[FOM] S5 models & RE sets
Max Weiss
30f0fn at gmail.com
Thu Jun 10 09:08:24 EDT 2010
There's a translation from modal formulas to first-order formulas that
might help to clarify some of these issues.
Assume that the modal language has
a distinct sentence letter p_i for each i in N
a (unary) modal operator M
The nonlogical symbols of the first-order language are
a distinct monadic predicate P_i for each i in N
a dyadic predicate R.
Assume also that the variables of the first order language are indexed
v_0, v_1, etc...
The translation t() works like this (I think!). A sentence letter p_i
becomes the formula P_i(x) where x is v_0. Drive t inside of any
truth-functions. When A is the formula MB, the translation t(A) is
the formula
there's a y such that: Rxy and t(B)*
where, x is v_0, y is v_1, and t(B)* is the result of increasing by
one the index of every variable that occurs in t(B) free, bound, or as
a quantifier.
Now, there's an obvious correspondence between a Kripke model M and an
interpretation M' of the first-order language into which the modal
formulas are translated: the domain of M' is the universe of M; the
M'-extension of each P_i is the set of points w such that in M, p_i is
true at w, and the M'-extension of R is the accessibility relation for
M.
I think it is not hard to show the following: a modal formula A is
true at a point w in M if and only if the same element w of M'
satisfies the translation t(A).
This material is presented---among other places---in the textbook by
Blackburn et al. (Their presentation is more likely to be correct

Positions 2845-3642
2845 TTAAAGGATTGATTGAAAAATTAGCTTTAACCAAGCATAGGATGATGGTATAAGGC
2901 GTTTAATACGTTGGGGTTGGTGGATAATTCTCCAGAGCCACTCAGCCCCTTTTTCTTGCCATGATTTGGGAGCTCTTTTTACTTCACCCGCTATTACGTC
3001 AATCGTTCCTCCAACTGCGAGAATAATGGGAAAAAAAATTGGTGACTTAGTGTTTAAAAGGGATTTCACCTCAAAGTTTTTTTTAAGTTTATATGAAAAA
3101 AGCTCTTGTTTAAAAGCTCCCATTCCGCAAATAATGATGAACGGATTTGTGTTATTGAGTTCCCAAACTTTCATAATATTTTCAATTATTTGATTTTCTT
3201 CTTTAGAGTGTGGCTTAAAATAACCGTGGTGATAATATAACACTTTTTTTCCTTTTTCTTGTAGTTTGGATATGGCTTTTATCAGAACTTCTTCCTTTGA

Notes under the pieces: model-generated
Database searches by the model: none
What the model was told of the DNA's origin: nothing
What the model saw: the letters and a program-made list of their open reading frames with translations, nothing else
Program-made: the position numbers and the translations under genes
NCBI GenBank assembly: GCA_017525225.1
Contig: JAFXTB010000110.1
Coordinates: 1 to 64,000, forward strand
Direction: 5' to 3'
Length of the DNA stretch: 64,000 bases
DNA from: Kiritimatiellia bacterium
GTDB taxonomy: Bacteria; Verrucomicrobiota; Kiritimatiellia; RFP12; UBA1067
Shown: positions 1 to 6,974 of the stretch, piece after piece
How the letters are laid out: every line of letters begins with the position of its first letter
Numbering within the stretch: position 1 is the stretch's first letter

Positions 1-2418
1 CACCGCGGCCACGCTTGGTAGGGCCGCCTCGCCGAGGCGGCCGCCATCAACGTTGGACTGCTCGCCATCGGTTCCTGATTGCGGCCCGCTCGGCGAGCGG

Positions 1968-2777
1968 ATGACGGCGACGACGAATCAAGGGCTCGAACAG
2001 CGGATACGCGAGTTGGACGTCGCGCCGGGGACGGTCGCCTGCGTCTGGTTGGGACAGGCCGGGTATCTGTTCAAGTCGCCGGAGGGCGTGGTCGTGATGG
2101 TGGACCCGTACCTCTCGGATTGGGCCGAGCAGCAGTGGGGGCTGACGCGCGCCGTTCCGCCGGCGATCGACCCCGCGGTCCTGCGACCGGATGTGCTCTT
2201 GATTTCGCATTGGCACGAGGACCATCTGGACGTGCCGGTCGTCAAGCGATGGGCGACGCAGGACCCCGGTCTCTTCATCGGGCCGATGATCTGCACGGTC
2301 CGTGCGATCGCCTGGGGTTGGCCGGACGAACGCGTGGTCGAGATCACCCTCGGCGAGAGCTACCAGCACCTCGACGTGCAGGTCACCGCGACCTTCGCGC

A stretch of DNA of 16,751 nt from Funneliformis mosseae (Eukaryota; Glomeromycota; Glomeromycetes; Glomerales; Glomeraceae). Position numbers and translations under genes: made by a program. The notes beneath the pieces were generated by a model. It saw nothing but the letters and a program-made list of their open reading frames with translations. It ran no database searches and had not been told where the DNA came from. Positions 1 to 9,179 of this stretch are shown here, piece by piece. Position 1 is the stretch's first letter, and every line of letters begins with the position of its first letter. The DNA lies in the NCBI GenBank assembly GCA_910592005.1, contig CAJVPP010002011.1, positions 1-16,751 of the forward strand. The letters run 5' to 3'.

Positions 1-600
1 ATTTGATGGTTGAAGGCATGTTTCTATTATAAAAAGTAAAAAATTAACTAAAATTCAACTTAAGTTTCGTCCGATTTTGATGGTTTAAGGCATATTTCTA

however.) They spend a whole chapter on computational complexity, so
it might be a good place to get more specific information.
Best,
Max
On Mon, Jun 7, 2010 at 5:40 PM, rgheck <rgheck at brown.edu> wrote:
> On 06/04/2010 12:26 AM, Michael Carroll wrote:
>> I've formulated a question I'm having trouble answering. I was hoping an
>> FOMer might help.
>>
>> Take the modal propositional system S5 and Kripke models for it. Say a model
>> M verifies a formula A if A is true at all possible worlds in M. Say M
>> falsifies A if A is false at all. Note that in general A may be neither
>> verified nor falsified by M. Let T be the set of formulas verified by M, and
>> F the set falsified. Then T and F are disjoint, and for some models M there
>> are formulas which are in neither T nor F.
>>
>> Introduce an appropriate coding from the formulas to the integers. Let T*
>> and F* be the sets of integers corresponding to the sets T and F for a given
>> model.
>>
>> Are T* and F* recursively separable, or effectively inseparable, or what?
>>
>>
> Just a few thoughts, as the question, as stated, doesn't seem clear
> enough to be answered.
>
> First, I presume we are talking about some fixed model M. For some
> models M, the problem will be easier than in other cases, e.g., if M is
> a model with one world. Of course, even in saying that, I am assuming
> that the model itself is "given" in some fairly simple way, in
> particular, that set of formulae true at the sole world of the model is,
> say, recursive. But even then, I don't know what the answer is: What is
> the complexity of the set of formulae true at the sole world of this
> model, assuming the set of sentence-letters true at that world is
> recursive? p.r.? finite?
>
> The next case to consider would be finite models. Then we could look at
> infinite models, but here, the question how the model is "given" will
> become more complicated and, I'd suppose, important.
>
> This does not really address the question asked, but that has me a bit
> puzzled, too. I could be wrong about this, but it looks to me as if F*
> is a primitive recursive function of T*, since F* simply contains the
> negations of the things in T* (and the results of eliminating double
> negations). I don't know if that means anything as to the question, though.
>
> Richard
>
> --
> -----------------------
> Richard G Heck Jr
> Romeo Elton Professor of Natural Theology
> Brown University
>
>
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